Under the influence of eminence grise Jaroslaw Kacynski, PiS considers Russia an existential threat. In contrast, Fidesz, Lega and many others that signed the declaration consider Moscow a strategic partner. Le Pen has never really jumped aboard the bandwagon aimed at knocking down LGBTQ rights.
But despite these issues, Orban has given his drive new impetus since his Fidesz party was finally ejected from the European People’s Party (EPP) in March.
The centre-right group, the largest in the European Parliament, had long been criticised for providing cover for Hungary’s illiberal sins.
Fidesz has become more “interested in [forming a right-wing alliance] because we have reverted to being bachelors in European politics,“ Kovacs said.
On departing, Orban declared frankly his ambition to start a new group, rather than joining PiS and Vox in the Conservatives and Reformists (ECR) or the more radical Identity and Democracy (ID), which counts Le Pen’s National Rally, Matteo Salvini’s Lega and Austria’s Freedom Party among its number.
“The values of Fidesz are not currently represented in European politics,” the Hungarian leader announced as he found himself out in the cold.
Yet remaining outside these groups is also better for the brand that Orban seeks to project at home: a major player busy shaping issues across Europe.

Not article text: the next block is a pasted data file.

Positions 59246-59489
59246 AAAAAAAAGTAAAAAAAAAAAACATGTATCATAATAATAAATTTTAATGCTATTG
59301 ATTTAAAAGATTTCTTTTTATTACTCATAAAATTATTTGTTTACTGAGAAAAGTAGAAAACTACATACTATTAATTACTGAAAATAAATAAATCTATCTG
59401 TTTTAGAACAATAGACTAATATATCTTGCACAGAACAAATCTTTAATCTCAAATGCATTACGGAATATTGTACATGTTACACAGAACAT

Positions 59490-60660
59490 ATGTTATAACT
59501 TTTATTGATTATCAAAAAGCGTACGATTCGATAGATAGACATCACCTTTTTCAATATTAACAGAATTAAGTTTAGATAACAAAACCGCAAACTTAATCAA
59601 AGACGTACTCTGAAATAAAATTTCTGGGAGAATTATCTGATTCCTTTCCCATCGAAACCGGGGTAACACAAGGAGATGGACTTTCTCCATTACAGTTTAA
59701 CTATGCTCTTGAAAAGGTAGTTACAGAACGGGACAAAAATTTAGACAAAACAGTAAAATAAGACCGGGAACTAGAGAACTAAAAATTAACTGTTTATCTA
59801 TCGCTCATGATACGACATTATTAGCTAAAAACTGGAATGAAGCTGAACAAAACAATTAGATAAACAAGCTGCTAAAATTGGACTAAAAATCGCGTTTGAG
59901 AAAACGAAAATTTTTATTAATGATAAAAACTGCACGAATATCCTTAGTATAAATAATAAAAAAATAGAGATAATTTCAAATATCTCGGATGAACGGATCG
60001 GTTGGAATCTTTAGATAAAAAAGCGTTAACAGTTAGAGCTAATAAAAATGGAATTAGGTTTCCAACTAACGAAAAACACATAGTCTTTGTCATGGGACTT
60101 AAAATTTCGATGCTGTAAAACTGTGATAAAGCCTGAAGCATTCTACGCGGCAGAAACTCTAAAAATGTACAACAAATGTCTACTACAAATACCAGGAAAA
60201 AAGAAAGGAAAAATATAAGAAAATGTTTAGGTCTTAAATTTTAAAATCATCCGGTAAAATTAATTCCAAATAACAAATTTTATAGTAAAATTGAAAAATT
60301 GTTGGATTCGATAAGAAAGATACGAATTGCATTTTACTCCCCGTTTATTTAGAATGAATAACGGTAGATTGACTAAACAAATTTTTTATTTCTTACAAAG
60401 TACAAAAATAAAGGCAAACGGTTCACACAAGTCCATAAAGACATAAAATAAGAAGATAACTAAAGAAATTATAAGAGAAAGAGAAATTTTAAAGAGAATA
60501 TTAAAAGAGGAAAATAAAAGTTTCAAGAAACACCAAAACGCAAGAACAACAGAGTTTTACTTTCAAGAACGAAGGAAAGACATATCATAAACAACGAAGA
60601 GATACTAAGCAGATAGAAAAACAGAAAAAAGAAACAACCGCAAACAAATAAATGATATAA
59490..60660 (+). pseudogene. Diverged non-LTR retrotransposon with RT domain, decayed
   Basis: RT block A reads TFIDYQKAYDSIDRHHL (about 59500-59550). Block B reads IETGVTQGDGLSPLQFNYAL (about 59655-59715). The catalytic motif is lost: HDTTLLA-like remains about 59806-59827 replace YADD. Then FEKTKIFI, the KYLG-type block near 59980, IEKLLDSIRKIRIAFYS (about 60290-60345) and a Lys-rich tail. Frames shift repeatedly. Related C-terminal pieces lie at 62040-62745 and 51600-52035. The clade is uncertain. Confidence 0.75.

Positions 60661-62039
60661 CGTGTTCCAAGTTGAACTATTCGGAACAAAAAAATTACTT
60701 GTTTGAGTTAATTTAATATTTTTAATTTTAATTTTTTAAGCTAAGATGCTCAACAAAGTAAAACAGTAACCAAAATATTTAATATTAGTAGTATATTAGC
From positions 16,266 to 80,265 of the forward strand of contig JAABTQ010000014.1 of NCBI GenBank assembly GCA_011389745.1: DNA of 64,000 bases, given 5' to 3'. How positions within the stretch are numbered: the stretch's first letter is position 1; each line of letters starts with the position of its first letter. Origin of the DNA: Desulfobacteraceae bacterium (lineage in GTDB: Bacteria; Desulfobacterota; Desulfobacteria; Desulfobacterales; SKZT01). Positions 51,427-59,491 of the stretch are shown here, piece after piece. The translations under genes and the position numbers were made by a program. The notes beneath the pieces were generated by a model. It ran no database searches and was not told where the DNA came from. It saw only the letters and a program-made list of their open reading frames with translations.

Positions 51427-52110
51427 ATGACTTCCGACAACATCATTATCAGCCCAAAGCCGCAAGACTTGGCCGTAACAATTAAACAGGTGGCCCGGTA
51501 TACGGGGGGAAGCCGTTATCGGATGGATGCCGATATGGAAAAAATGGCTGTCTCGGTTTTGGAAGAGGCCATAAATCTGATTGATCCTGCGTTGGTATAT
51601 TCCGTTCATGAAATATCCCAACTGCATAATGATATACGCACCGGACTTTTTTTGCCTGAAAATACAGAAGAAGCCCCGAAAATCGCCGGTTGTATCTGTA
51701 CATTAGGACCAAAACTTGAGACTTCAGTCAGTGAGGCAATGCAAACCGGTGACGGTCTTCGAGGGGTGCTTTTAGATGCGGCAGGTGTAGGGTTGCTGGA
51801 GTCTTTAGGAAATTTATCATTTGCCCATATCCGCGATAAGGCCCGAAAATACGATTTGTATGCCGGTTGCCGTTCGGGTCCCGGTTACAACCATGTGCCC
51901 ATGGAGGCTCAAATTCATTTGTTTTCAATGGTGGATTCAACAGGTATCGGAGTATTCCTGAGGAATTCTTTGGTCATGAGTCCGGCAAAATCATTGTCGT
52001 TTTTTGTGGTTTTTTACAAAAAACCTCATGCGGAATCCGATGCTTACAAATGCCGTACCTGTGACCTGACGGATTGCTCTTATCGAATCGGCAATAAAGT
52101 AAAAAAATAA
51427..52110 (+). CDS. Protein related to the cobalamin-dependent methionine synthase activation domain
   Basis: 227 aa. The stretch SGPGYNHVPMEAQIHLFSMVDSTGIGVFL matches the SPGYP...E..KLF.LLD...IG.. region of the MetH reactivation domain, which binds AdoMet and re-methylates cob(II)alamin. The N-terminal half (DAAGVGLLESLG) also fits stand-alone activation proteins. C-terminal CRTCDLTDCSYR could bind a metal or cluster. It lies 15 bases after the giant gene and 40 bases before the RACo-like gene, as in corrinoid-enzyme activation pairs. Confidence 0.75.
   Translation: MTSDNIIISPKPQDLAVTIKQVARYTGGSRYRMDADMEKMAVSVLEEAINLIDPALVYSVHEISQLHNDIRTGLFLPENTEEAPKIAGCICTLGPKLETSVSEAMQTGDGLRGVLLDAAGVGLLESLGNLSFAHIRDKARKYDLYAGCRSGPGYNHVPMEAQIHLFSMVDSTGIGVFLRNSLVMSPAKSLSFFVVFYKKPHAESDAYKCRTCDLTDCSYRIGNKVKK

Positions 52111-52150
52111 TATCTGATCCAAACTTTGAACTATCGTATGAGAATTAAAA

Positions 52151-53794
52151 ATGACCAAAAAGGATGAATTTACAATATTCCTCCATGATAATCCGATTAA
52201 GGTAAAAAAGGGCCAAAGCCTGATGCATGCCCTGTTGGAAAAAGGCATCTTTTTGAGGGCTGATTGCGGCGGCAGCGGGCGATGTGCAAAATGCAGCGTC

“Fidesz could join the ECR or ID anytime it wants,” says Daniel Hegedus, a Hungarian academic at the German Marshall Fund. “But it doesn’t because Orban wants to control the process.”
Given the emphasis on the radical right of the image of a strong leader, that’s an issue that all of the parties face. The slow progress towards a unified group sparks suspicion that few of them are really that committed.
“These negotiations are not necessarily about crafting a coalition,” Zgut says. “Orban and Le Pen are both determined to be seen as power brokers who have allies to talk to in the EU.”
Meanwhile, just talking about it may be enough.
“The process has become the goal in itself,” suggests Hegedus. “It helps these radical right parties to control the agenda, mould policy and prove to their domestic audience that they’re taken seriously internationally. But an actual bloc wouldn’t offer anything strategic to any of them.”
That formal cooperation is unnecessary can be seen in the way that the radical right agenda has gained influence across the EU, opening the way, for instance, to migrant pushbacks and fences.
Perhaps the strongest result is the success that Poland and Hungary have had in supporting one another in their confrontations with the EU over their abuse of the rule of law.
But there are signs that the strength of the parties may be starting to ebb. Orban looks due to face his first significant challenge at the ballot box in years in the spring, and PiS has been struggling to hold onto its majority. Both Le Pen and Salvini are now battling competing radical right forces at home.
There have been suggestions that the return to the headlines of topics like migration, COVID-19 restrictions, and surging inflation could help boost their fortunes once more. However, it will do little to encourage formal cooperation, given that the views of these nationalist parties are almost by definition widely split.